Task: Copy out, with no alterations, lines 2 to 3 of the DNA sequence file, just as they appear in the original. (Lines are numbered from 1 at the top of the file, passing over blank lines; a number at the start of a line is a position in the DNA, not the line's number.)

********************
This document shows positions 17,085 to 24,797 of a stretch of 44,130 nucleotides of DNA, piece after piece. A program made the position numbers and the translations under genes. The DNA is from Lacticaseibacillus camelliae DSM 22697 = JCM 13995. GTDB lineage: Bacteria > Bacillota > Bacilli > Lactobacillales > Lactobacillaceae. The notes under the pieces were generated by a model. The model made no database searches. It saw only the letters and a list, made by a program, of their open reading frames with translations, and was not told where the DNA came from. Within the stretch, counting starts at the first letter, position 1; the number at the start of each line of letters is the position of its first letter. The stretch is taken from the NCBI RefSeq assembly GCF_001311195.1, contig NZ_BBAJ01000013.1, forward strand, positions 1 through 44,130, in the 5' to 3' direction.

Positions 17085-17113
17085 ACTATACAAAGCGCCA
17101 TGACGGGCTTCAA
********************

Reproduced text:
Positions 17085-17113
17085 ACTATACAAAGCGCCA